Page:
• Social isolation and withdrawal from loved ones
  • Lack of interest in previously enjoyed activities
  • Issues with performance at work or school
  • Financial problems
  • Legal problems
  • Helping a loved one with tramadol addiction

Watching someone you care about struggle with opiate addiction can be incredibly difficult. You may be experiencing a mixture of emotions, but there are several things you can do to support your loved one as they work towards recovery.


  • Encourage them to seek help: the first step in overcoming tramadol addiction is admitting that there is a problem. Encourage your loved one to seek professional help from a doctor, therapist or addiction specialist.
  • Educate yourself about tramadol addiction: learn as much as you can about tramadol addiction, its causes and the treatment available. This will help you better understand what your loved one is going through and how you can best support them.
  • Be supportive: let your loved one know that you’re there for them and that you will support them through their tramadol recovery. Listen to them without judgement and encourage them to talk about their feelings and experiences.
  • Set boundaries: it is essential to set healthy boundaries with your loved one to protect your own well-being. For example, you may need to limit your interactions with them if their behaviour becomes abusive or disruptive.
  • Consider attending family therapy: family therapy can be an effective way to support your loved one with tramadol addiction and improve communication within your family.


  • Enable their tramadol addiction: enabling behaviour, such as giving your loved one money to buy drugs or making excuses for their drug use, can prolong their tramadol addiction and make it more challenging to overcome.
  • Blame or shame them: tramadol addiction is a complex condition and it’s not helpful to blame or shame your loved one for their struggles.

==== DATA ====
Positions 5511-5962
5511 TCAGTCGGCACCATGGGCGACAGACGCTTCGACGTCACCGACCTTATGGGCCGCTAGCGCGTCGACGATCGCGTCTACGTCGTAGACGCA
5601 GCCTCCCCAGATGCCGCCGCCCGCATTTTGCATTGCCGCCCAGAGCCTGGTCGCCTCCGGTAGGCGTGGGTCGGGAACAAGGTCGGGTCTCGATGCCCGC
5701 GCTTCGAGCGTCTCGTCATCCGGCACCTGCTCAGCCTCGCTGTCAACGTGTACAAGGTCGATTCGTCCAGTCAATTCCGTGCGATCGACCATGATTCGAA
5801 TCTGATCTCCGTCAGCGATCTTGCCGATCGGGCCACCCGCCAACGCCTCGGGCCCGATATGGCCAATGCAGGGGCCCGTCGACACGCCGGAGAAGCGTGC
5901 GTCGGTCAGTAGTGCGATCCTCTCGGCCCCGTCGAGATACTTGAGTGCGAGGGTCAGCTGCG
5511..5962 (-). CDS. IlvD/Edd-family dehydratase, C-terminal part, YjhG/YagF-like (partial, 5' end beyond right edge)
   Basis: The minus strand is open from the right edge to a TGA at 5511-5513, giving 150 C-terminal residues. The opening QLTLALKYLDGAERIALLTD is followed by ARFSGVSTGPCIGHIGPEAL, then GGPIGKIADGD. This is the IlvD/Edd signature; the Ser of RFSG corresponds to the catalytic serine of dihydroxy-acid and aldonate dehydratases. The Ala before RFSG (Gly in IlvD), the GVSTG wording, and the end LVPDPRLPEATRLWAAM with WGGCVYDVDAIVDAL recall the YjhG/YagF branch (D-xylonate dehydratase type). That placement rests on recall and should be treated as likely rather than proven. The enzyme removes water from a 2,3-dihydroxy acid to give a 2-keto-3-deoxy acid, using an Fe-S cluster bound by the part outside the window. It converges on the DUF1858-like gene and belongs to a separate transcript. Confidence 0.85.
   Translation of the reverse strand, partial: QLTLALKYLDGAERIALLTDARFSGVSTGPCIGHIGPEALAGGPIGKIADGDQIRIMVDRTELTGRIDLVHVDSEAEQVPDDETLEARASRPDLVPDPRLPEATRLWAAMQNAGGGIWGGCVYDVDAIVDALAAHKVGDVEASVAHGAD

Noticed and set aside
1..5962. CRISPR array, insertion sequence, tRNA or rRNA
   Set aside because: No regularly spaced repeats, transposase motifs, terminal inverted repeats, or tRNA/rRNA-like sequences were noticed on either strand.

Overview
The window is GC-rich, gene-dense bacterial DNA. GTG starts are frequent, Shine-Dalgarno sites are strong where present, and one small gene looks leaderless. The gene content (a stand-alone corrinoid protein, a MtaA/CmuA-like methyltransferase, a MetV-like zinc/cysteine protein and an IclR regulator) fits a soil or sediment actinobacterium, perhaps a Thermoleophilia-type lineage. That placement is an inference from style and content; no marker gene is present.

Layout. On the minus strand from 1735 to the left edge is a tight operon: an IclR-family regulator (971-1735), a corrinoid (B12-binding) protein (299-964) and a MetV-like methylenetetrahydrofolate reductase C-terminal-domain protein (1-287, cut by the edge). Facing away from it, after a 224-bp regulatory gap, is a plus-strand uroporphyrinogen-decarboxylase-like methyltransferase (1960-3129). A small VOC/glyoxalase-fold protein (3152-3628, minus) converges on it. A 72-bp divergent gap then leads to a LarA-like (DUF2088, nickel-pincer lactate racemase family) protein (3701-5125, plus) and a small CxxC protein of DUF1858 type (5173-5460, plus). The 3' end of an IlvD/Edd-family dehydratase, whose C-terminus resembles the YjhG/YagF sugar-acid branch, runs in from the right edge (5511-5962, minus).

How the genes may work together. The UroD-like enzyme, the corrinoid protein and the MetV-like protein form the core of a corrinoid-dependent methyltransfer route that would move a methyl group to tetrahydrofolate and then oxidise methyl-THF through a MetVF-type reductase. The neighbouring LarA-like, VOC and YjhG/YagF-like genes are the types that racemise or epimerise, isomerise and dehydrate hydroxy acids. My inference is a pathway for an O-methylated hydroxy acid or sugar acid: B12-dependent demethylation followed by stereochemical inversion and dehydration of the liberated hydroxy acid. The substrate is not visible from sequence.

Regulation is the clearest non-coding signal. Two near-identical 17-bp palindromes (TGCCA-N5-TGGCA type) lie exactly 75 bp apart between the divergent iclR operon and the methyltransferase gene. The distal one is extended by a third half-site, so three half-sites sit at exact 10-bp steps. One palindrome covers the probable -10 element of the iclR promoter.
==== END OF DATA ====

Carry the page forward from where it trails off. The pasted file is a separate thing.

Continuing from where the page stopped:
• Try to control them: you can’t force your loved one to seek treatment for tramadol addiction or change their behaviour.
  • Neglect your own needs: it is important to take care of yourself while supporting your loved one. Make time for self-care activities and seek support from friends, family or a therapist if you need it.
  • Give up hope: recovery from tramadol addiction is possible and it’s important to maintain hope for your loved one’s future. Celebrate their successes, no matter how small, and continue to support them through their journey.

Helping a loved one with tramadol addiction can be challenging, but it’s also incredibly rewarding. You could make all the difference to your family member’s recovery by providing the right support and encouragement.

Can I overcome tramadol addiction?

Tramadol addiction is a treatable condition and, with the right support, it is possible to overcome it. Banbury Lodge offers tramadol rehab in a relaxing, private space. Here you can let go of your worries and fully focus on healing.

Our tramadol addiction treatment involves a tramadol detox, therapy and holistic activities that support a healthy lifestyle. All of our staff also have first-hand experience with addiction and their number one goal is to set you up to succeed.

A former client, Ellen, shares her thoughts on addiction and when to get help, saying:

“Addiction affects everybody – husbands, our relationships, our parents. I don’t think anybody really knows the extent of the help that’s there. Once you’ve made that decision yourself you are met with massive relief.”

Taking the first step and reaching out feels like a weight lifted off of your shoulders. If you are ready to take that step and start your tramadol recovery journey, pick up the phone and call our admissions team today.

Frequently asked questions

Is Tramadol very addictive?
Yes, tramadol is very addictive and dependency can occur quickly. The onset of addiction will depend on the user, the amounts and frequency in which the drug is taken and how it is taken. Typically doctors do not recommend using tramadol for more than 30 days in cases of moderate to severe pain.
How can I spot signs of tramadol abuse in a loved one?
Spotting the signs of tramadol addiction in a loved one can be particularly difficult as it is easy to pass drug use off as a genuine medical need. However, you may notice your family member complaining about not being able to get a prescription, feeling agitated when they can’t obtain tramadol, going to multiple doctors’ appointments or buying tramadol online.
Can Tramadol change your personality?
Yes, tramadol can affect your mental health, so you may present symptoms of depression and anxiety. You may become irritable and display drastic mood swings, and your cognitive abilities may become impaired.
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Who am I contacting?

Calls and contact requests are answered by admissions at

UK Addiction Treatment Group.

We look forward to helping you take your first step.

0203 553 3757